July 29, 2014

Skyrim: Dawnguard, Part 1

I have been a long-time fan of The Elder Scrolls games. I still boast that my all-time favorite single video game is Morrowind. Oblivion kind of put a bad taste in my mouth, but Skyrim made it all better. But with the almost infinite character variation, it’s difficult for me to settle on a costume or prop to build from it while still maintaining an identifiable appearance at a convention. It’s just a personal thing for me, but not everything in the games is terribly distinguishable among other games in the genre. So it’s taken me several years to muster up the effort to make something from TES. After buying the Legendary Edition for PC, I worked toward the Dawnguard campaign and fell in love.

Since a full costume is going to be a nightmare to write about, I’m only going to write about the main features of the costume: the helmet, the armor, some of the main cloth components, and the weapons. This blog post will discuss the helmet and the pair of Nordic Daggers I opted to build for Dragon Con.

The Dawnguard Full Helmet

The helmet started off as a 3D model I designed, based on my own screen grabs. I’m not into pulling game models because they are often low-poly, or the polygons don’t match the implied shapes that the graphic skin display. It can be like a bowl full of chips – my intent is to replicate the lump of chips, but the bowl doesn’t work for me. That may be a rough analogy, but I don’t know how any other way to adequately describe the experience from my POV. Anyways, the 3D model was designed purposefully simplistic, so that my Bondo sculpting would be what you see in the end. The model was then processed through Pepakura, which shouldn’t be anything new if you’ve been following our build write-ups. So I won’t go into depth there.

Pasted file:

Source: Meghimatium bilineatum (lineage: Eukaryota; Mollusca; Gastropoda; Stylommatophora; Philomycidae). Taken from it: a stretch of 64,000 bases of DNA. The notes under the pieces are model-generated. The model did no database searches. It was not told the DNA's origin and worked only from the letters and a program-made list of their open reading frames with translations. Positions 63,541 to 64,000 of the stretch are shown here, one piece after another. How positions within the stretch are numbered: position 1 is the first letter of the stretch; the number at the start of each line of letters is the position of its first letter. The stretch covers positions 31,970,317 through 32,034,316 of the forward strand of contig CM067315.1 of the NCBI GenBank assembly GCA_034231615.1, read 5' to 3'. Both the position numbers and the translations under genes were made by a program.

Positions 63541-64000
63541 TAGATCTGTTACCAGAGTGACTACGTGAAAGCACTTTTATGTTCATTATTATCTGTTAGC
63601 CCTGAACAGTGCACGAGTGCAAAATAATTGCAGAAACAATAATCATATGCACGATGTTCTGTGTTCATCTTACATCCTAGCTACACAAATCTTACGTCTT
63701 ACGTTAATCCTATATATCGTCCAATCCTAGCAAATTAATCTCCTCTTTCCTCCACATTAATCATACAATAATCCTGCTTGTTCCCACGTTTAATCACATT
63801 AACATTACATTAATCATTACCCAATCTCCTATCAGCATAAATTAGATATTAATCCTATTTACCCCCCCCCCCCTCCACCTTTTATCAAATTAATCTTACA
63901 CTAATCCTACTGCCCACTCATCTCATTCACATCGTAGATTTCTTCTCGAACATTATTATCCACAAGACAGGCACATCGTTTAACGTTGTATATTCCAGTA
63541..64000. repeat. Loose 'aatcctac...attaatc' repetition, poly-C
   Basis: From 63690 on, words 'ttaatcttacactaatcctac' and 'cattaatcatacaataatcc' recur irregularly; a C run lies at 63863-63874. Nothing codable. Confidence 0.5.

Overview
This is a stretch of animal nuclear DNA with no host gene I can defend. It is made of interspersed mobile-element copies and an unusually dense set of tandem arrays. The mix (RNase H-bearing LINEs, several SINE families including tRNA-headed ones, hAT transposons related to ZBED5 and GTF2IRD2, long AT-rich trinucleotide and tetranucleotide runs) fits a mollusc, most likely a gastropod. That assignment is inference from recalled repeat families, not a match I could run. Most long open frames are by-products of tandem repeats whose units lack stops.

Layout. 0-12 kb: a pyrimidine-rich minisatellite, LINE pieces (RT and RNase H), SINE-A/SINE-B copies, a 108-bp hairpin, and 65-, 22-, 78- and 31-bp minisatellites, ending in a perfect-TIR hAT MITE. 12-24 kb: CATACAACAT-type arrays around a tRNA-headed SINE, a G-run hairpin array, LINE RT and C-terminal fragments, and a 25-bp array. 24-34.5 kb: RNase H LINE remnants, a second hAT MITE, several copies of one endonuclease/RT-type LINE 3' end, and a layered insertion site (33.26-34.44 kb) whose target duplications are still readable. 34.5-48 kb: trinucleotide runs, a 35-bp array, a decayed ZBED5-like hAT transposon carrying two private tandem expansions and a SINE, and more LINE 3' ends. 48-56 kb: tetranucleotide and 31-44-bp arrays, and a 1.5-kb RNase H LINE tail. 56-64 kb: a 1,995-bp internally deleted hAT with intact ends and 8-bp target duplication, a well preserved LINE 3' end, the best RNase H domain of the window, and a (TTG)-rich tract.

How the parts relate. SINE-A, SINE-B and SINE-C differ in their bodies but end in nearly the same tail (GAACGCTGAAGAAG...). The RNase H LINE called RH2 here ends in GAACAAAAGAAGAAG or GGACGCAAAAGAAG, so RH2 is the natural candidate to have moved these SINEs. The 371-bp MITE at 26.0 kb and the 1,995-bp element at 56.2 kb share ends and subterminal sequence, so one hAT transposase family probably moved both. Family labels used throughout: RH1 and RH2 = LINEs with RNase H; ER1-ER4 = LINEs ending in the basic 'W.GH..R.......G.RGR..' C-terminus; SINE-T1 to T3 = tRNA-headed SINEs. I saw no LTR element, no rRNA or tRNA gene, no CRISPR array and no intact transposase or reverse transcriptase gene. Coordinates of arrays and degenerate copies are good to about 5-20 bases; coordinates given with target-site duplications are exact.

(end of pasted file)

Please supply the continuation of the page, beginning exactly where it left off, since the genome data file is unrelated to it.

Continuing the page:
After the paper model was printed, built, and slushed in resin, I took to the Bondo work. This ended up being rather tricky for me. I’m used to sculpting something that’s supposed to be perfect and smooth, either with graceful, gentle curves, or hard, flat edges and faces. I set out to sculpt this helmet to appear as if the blacksmith who made it had to crank 15 of them out in a day, so I had to reel in the quality on this one intentionally – not to be lazy and produce a bad sculpt, but rather to intentionally make it slightly misshapen, rough around the edges, imperfect. You know, government quality. So this meant grinding in a flattened, semi-faceted surface throughout that would mimic the appearance of metal roughly hammered over a beat up anvil. I also wanted to intentionally weather it from the get-go, since all the Dawnguard stuff is super beat up hand-me-downs from a bygone era, kept up by a lone blacksmith.